WooCommerce 3.0 is now available for download. This is a great update, which lays the foundation of a more powerful, flexible and scalable e-commerce system, and it will greatly improve the e-commerce experience for millions of merchants and buyers worldwide.

Still, “with great change comes great responsibility”. Yes, the original sentence was slightly different, but it applies nevertheless. The improvements that WooCommerce 3.0 brings can have side effects, therefore we would like to repeat our invitation to being careful with the upgrade.

Below you can find a summary of the information we sent to our newsletter subscribers. We recommend to keep this information handy, as it will make the update process easier and smoother.

What you should do before updating WooCommerce

In the past few weeks, we sent a step by step upgrade guide to our subscribers, describing our recommended way of upgrading WooCommerce. You can find it below, if you missed our email, or if you are not registered to our newsletter.

The most important concept to keep in mind that you should not update your live site immediately. It looks like a tempting shortcut, but we strongly recommend not to do that (you can take our word on this). Instead, you should follow a few simple steps:

  1. Take a full backup of the live site.
    Tip: if you don’t have a strategy for automated backups, we would strongly recommend to prepare one as soon as possible. Please feel free to contact us if you need more information.
  2. Ensure that the backup is usable and ready to be restored in case of emergency.
  3. Create a copy of your site on a staging/test server. Work only on the test copy.
  4. Update all the plugins, except WooCommerce, to the latest versions.
    Note: some updates might not appear in the WordPress Plugins page.You can always get the latest versions of the Aelia plugins from the My Account section on our site.
  5. Update your theme to the latest version.
  6. Update WooCommerce.
  7. Test the site extensively, to make sure that all the plugins you are running, as well as your theme, are compatible with WooCommerce 3.0.
  8. If you spot any issue, contact the authors of the affected plugin or theme before updating the live site.
  9. Apply any fix provided by plugin authors and repeat the testing from step #7.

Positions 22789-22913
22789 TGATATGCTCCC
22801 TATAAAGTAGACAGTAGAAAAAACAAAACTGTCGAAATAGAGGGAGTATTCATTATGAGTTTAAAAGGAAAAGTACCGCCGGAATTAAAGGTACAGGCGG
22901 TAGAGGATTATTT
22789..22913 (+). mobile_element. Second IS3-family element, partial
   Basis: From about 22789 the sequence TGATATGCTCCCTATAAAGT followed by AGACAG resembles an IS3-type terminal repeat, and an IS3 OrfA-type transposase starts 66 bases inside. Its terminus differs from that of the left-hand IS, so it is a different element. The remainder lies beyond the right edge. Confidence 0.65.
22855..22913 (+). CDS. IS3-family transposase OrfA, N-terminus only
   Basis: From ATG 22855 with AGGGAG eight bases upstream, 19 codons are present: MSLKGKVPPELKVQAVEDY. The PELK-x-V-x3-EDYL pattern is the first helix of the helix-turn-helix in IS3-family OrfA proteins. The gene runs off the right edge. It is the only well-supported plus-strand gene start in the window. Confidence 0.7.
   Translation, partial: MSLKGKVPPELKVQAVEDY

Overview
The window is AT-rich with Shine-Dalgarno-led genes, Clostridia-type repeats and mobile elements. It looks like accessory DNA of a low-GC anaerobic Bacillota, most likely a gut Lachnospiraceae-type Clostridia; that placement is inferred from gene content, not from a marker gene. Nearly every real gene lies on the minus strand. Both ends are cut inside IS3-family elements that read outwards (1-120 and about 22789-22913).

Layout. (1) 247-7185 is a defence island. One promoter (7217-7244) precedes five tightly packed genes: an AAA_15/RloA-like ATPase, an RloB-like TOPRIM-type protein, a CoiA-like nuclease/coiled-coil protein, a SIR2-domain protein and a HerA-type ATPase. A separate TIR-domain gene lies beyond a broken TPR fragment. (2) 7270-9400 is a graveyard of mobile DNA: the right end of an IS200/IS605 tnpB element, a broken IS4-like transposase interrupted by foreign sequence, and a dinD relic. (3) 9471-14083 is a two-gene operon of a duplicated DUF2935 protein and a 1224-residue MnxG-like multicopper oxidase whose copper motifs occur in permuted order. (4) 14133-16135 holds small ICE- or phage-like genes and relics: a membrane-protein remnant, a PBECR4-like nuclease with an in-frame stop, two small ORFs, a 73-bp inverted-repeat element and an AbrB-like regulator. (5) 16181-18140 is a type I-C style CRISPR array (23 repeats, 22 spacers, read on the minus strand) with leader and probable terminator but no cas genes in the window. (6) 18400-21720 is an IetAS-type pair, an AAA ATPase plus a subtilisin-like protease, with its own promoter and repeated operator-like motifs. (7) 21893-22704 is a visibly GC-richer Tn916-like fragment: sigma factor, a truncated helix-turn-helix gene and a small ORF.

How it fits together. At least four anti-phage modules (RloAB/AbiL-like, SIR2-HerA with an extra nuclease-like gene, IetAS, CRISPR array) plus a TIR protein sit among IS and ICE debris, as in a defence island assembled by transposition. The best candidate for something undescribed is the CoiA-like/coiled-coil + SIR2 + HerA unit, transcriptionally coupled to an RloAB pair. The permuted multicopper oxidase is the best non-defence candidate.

When you are comfortable that the test site is working correctly, you can repeat the above steps on the live site.

This process may look long and boring, but it’s worth spending some time to double check that the shop will work fine after an update, as that will prevent unexpected crashes and downtimes.

Recommended reading

The WooCommerce Team also wrote a useful article to guide you through the upgrade process: How to prepare your WooCommerce store for any release. We recommend to read it and familiarise yourself with the steps required for a smooth upgrade.

Compatibility status of the Aelia plugins

We updated our plugins to work with WooCommerce 2.7 a couple of months ago, and tested them again with WooCommerce 3.0. Below you can find a list of the plugins that you will have to update before installing WooCommerce 3.0, together with their version number and release date:

Our tests showed that plugins such as Shipping Country, or the Blacklister, should already be compatible with WooCommerce 3.0. We will keep reviewing them as updates for the new version are released, to ensure maximum compatibility.
Of course, should you find any issue, please report it, and we will look into it as soon as possible.

Important
Our licensing system is still undergoing maintenance, and you might not receive an update notification in your WordPress Admin Panel. We would recommend you to follow our our site, our Twitter account or our Facebook page, where you will find the information about new releases there. You will then be able to download them from our site, or from the download link you received with your email.
Once our licensing system will be back up, you should start receiving update notifications from within WordPress.

Need assistance, or have any questions?

Should you need help, or have any questions about our plugins and how to update them before installing WooCommerce 3.0, please get in touch. We will get back to you as soon as possible, with the information you need.

Thanks for your time, and have a great day and an amazing weekend!

Sincerely,

Aelia – The Internationalisation Experts